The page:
The Philippines does have a law in place called the Animal Welfare Act of 1998. It prohibits torture, but it does cover the care of privately owned animals. Your average homeowner who keeps a dog in terrible conditions will never ever be prosecuted or even called out, because abuse is both legal and common. Most people are unaware that chaining or caging an animal is considered abuse in developed countries.
The photos below were taken over the course of just two afternoon walks with shelter dog Brownie, one in our immediate neighborhood and one in a nearby subdivision. We took photos of all visible abuse. A number of photos were discarded because the abused dog was behind a fence or foliage and not clearly visible, but we still got quite a collection of pictures.
What type of people commit the abuse? In some cases the owner will be a self-professed animal lover, who doesn't know that it is unacceptable to deny a dog the freedom of movement. A prominent animal rescuer we met advocated the chaining of dogs, and goes around the city chaining strays so they won't be hauled off by the dogcatcher. In other cases, the dog will be a cheap alarm system for guarding the house, often discarded when it ceases to function properly (i.e. become sick). Or the dog can be an investment, a pure-breed animal that can be bred and profited from, or put on display as an indicator of social status.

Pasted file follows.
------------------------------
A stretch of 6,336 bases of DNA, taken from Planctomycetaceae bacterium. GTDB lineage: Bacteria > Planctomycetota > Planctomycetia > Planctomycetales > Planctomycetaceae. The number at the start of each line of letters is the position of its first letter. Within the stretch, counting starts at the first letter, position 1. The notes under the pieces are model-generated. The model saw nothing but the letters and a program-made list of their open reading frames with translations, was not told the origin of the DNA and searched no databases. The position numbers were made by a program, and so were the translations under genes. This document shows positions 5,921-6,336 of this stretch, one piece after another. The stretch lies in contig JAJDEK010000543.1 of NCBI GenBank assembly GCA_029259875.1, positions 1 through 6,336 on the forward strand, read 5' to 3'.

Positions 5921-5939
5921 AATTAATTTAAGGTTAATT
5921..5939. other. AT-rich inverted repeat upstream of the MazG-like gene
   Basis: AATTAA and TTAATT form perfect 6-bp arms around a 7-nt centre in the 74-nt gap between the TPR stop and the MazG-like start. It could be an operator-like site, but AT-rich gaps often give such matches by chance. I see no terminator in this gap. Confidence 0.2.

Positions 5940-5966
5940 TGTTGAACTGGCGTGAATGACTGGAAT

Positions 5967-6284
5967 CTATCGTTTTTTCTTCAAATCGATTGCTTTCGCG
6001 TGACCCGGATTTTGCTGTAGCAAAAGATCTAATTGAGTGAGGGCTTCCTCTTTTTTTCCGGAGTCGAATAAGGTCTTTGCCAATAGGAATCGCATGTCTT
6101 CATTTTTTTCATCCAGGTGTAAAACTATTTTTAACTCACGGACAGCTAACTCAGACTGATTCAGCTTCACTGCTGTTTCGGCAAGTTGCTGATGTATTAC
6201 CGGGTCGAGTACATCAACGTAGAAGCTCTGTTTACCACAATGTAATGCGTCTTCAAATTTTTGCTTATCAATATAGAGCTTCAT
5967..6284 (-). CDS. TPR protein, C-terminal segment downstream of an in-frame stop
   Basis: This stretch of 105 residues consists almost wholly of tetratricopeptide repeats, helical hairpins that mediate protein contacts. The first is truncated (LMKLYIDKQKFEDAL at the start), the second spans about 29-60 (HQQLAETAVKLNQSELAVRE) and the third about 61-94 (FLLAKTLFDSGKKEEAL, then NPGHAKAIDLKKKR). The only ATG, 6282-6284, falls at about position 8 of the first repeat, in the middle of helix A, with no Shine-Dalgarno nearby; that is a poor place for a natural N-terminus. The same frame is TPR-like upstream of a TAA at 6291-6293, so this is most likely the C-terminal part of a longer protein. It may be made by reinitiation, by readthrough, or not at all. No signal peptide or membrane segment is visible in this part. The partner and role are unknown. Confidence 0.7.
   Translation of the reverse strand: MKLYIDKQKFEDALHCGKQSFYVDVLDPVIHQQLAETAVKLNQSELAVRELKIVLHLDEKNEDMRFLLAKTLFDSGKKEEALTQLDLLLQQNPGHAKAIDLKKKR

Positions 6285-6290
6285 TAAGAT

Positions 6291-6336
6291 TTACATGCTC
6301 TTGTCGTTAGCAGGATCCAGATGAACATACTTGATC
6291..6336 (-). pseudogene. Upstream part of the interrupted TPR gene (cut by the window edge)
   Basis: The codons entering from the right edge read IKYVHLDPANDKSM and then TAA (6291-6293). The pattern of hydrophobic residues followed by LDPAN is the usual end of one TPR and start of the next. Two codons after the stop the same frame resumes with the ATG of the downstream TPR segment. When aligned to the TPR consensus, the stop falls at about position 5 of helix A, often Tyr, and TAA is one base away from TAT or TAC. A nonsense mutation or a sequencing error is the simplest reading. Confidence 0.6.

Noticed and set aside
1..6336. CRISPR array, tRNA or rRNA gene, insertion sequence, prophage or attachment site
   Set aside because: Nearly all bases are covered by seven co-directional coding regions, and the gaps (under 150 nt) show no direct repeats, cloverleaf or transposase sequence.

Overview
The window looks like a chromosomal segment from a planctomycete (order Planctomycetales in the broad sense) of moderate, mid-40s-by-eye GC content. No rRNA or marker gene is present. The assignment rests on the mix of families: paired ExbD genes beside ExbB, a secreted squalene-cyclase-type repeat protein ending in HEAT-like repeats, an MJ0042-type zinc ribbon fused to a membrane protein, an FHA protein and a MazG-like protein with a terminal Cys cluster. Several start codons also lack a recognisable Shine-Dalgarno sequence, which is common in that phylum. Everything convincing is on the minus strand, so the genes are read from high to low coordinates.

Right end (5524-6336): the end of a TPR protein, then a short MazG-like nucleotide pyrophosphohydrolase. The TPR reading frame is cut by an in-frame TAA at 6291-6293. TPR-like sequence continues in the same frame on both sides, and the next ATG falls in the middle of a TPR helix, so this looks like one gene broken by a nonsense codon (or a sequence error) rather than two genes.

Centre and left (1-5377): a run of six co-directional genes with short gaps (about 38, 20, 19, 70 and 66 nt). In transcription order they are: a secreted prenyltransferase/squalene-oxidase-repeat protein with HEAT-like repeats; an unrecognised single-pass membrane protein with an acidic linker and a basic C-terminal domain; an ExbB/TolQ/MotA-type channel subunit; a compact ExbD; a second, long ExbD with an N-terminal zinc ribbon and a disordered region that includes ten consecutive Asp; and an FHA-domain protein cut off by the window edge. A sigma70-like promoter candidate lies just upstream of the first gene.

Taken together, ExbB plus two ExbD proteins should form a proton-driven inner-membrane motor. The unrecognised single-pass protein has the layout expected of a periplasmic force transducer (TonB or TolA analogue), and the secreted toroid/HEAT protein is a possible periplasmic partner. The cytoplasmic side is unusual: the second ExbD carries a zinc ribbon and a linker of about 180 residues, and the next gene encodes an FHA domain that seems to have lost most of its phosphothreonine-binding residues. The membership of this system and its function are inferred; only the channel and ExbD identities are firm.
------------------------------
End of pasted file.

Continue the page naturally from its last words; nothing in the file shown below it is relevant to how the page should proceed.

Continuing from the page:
Dogs are often kept tied up, which is fine for a very short period of time, for example during and immediately after a bath. But logic dictates that the dogs in the photos are tied up all day. Otherwise we wouldn't have seen so many in such a short period of time. Stains sometimes indicated that the animal relieved itself while tied up, which it wouldn't do unless tied up for a very long time. What's particularly galling is that in many case the ropes or chains are so short the animal can barely sit down or lie down without strangling itself.
Many dogs are kept in cages that are much too small for them. Again, this is fine for a short time, such as an hour or two per day. We put our dogs in cages at mealtime, to stop them from stealing each others food. We also give dogs timeouts in cages, to preempt aggressive behavior towards other dogs - but these timeouts never extend past an hour, and the animal is always provided with fresh water, and released immediately if the cage is soiled.
The dogs we saw are confined in very small cages 24/7, all year round. They poop in the cages, they sleep in the cages, and often they sleep on their own poop because nobody cleaned it up.
This is especially true for pure-breed dogs, because the dogs are kept as possessions of value (to be bred or treasured as ornaments), rather than pets or members of the family. However, many mongrels kept as guard dogs are also locked up in cages, as their sole purpose is to function as a cheap burglar alarm.